In consistent with studies using cell culture experiments, a number of clinical studies showed that adiponectin levels in circulation were associated negatively with BMD and positively with bone turnover markers [7,8]. In addition, we previously demonstrated that serum adiponectin levels were positively associated with the presence of vertebral fractures in men with type 2 diabetes [8]. Other two groups also reported that higher serum adiponectin levels were associated with increased fracture risks in male subjects [9,10]. Recently, a meta-analysis investigating the association of adipocytokines such as adiponectin and leptin with BMD and fracture risk was reported. Adiponectin is the most relevant adipocytokine negatively associated with BMD independent of gender and menopausal status [11] In the analysis, high levels of adiponectin were associated with an increased risk of vertebral fractures only in men. These clinical reports and meta-analysis suggest that adiponectin is a negative factor for BMD and bone strength especially in men. However, there is another possible explanation that serum adiponectin levels in subjects with osteoporosis reactively elevate through up-regulated synthesis and secretion to protect bone from osteopenia, namely a compensate response of adiponectin expression for bone loss. This hypothesis is supported by the evidence that the serum OPG level also correlates negatively with BMD, although it acts as a decoy receptor for RANKL and protects bone from osteopenia through inhibiting osteoclastic activities [12]. Thus, further large-scale longitudinal studies focusing on the association between adiponectin, BMD loss, and fracture risk are necessary in future.
However, several in vivo studies using overexpression and knockout models of adiponectin have assessed the role of adiponectin in bone, but the results have been conflicting [5,13-15]. Ohshima et al. and Mitsui et al. demonstrated that overexpression of adiponectin in the liver enhanced bone formation and showed a gain of bone mass compared with wild-type mice [5,13]. In contrast, Ealey et al. reported that adiponectin-overexpressing mice had a significantly lower bone mass and that the peak load of femur neck and vertebra was significantly lower than WT mice [14]. Shinoda et al. showed no significant differences in bone mass or turnover in adiponectin-overexpressing mice in the liver or in adiponectin knockout mice compared with their littermates [15]. Adiponectin is known to enhance insulin activity while reducing insulin resistance. Most studies have consistently shown that adiponectin knockout mice have either spontaneous or diet-induced insulin resistance with hyperinsulinemia [16], which affects bone metabolism and causes an increase in bone mass. Adiponectin also plays important roles in the liver, muscle, pancreas, and hypothalamus, which might affect bone metabolism. In addition, because adiponectin receptors are ubiquitously expressed in various tissues, adiponectin may have both direct and indirect effects on bone. Therefore, regarding the conflict results of these in vivo studies, physiological compensation and adaptation might contribute to the complexity of the in vivo role of adiponectin in bone metabolism. To further understand the role of adiponectin in bone, bone-specific adiponectin overexpression and adiponectin receptor knockout models might be useful.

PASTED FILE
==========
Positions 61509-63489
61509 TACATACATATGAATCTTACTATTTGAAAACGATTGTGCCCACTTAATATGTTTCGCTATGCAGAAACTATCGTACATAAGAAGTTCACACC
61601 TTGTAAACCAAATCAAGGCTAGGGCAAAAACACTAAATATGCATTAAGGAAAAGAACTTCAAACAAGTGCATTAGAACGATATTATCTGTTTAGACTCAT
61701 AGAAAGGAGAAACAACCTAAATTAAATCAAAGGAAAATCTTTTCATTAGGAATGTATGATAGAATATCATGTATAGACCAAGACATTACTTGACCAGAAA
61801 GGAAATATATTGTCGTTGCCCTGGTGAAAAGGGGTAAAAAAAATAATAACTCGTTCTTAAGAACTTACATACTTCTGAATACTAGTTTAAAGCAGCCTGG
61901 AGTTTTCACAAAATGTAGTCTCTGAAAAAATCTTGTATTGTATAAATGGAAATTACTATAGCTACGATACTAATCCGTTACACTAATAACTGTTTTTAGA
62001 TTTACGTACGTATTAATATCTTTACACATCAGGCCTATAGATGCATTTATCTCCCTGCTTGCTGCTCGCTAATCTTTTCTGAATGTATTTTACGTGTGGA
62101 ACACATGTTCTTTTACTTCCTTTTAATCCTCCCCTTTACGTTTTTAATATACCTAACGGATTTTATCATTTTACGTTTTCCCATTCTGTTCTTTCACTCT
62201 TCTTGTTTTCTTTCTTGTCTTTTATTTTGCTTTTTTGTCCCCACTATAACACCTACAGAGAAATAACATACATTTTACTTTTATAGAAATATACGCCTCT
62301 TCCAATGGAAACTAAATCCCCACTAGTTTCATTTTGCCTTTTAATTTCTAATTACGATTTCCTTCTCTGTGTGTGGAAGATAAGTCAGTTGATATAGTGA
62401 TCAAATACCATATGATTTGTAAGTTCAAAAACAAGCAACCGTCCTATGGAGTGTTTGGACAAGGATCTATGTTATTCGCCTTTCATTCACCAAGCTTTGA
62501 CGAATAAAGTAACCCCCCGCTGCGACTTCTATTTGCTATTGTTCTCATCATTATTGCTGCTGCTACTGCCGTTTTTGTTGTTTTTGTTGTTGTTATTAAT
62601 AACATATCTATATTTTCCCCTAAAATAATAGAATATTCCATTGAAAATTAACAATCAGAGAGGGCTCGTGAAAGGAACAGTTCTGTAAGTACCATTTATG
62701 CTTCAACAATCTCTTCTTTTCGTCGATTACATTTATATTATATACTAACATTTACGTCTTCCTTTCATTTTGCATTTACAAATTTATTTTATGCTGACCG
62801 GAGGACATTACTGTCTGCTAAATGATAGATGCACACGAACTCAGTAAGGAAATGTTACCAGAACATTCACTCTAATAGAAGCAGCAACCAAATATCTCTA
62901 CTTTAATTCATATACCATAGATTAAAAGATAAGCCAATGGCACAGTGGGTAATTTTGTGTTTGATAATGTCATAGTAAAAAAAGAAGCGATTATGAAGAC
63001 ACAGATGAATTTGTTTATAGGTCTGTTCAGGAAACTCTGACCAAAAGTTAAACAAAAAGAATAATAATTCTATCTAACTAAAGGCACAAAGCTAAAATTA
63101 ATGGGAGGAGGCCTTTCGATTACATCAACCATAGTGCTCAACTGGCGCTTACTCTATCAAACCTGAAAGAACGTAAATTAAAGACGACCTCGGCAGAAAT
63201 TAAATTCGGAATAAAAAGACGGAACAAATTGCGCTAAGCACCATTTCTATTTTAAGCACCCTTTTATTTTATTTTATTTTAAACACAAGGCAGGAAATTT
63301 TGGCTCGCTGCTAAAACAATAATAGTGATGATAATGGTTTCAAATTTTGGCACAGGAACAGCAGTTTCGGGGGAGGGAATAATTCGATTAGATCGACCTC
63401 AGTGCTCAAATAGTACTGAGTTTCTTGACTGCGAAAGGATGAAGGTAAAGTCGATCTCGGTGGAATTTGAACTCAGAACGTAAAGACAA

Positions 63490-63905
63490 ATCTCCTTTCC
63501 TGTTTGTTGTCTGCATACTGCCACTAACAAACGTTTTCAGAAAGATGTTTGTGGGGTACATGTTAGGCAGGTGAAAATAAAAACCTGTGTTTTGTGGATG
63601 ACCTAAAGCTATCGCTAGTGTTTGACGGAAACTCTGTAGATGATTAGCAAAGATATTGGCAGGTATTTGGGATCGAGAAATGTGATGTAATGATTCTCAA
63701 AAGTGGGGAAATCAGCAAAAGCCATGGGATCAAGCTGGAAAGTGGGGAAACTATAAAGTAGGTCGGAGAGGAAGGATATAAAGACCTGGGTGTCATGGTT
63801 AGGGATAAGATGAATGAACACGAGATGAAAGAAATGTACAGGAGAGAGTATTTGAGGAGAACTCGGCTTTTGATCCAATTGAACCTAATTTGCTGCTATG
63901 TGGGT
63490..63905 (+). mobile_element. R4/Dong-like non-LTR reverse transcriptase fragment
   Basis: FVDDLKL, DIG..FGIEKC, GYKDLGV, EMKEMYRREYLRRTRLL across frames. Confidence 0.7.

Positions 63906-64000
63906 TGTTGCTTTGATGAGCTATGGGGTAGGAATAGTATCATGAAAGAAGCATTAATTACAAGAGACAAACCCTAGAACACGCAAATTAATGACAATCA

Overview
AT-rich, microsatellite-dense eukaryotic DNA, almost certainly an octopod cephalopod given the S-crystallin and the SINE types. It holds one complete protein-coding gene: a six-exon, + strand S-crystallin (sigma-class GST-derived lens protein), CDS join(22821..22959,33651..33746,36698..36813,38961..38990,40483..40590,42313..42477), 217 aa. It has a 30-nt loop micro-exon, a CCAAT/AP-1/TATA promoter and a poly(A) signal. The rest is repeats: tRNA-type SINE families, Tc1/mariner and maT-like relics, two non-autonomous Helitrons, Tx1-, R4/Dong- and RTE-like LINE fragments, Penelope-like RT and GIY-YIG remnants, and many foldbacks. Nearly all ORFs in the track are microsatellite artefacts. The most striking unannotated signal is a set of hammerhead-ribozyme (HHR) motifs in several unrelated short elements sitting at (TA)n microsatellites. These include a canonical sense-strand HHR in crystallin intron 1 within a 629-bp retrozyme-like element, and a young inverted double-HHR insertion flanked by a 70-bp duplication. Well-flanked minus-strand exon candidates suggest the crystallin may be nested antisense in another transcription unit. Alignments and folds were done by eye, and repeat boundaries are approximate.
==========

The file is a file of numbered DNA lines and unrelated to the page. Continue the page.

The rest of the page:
On the other hand, osteocalcin, an osteoblast-specific secreted protein, has been shown to increase the expression of insulin in pancreatic β cells as well as the adiponectin in adipocytes [17]. These findings suggest that body fat and bone mass are associated with each other. Indeed, in clinical studies, we and others have demonstrated that serum osteocalcin levels are associated negatively with plasma glucose levels and fat mass, and positively with serum adiponectin levels [18-20]. Recently, two independent groups showed that insulin receptor signaling in osteoblasts controlled osteoblast development and osteocalcin expression and regulated peripheral adiposity and glucose metabolism [21,22], indicating the existence of a Bone pancreas endocrine loop through which insulin signaling in the osteoblast ensures osteoblast differentiation and stimulates osteocalcin production, which in turn regulates insulin sensitivity and pancreatic insulin secretion. Since the previous studies described above have shown that adiponectin is involved in osteoblastogenesis and bone turnover and that osteocalcin stimulates the expression of adiponectin in adipocytes, it is rational to hypothesize that an endocrine loop modulated by the activity of adiponectin and osteocalcin exists between bone and adipose tissue. In addition, adiponectin is reported to enhance the action of insulin on osteoblast differentiation [15]. Therefore, adiponectin might play a role in part of the endocrine loop between bone, pancreas, and adipose tissue. However, there is no direct evidence up to date. Further studies are thus necessary to examine the role of adiponectin in the endocrine loop between bone and adipose tissue.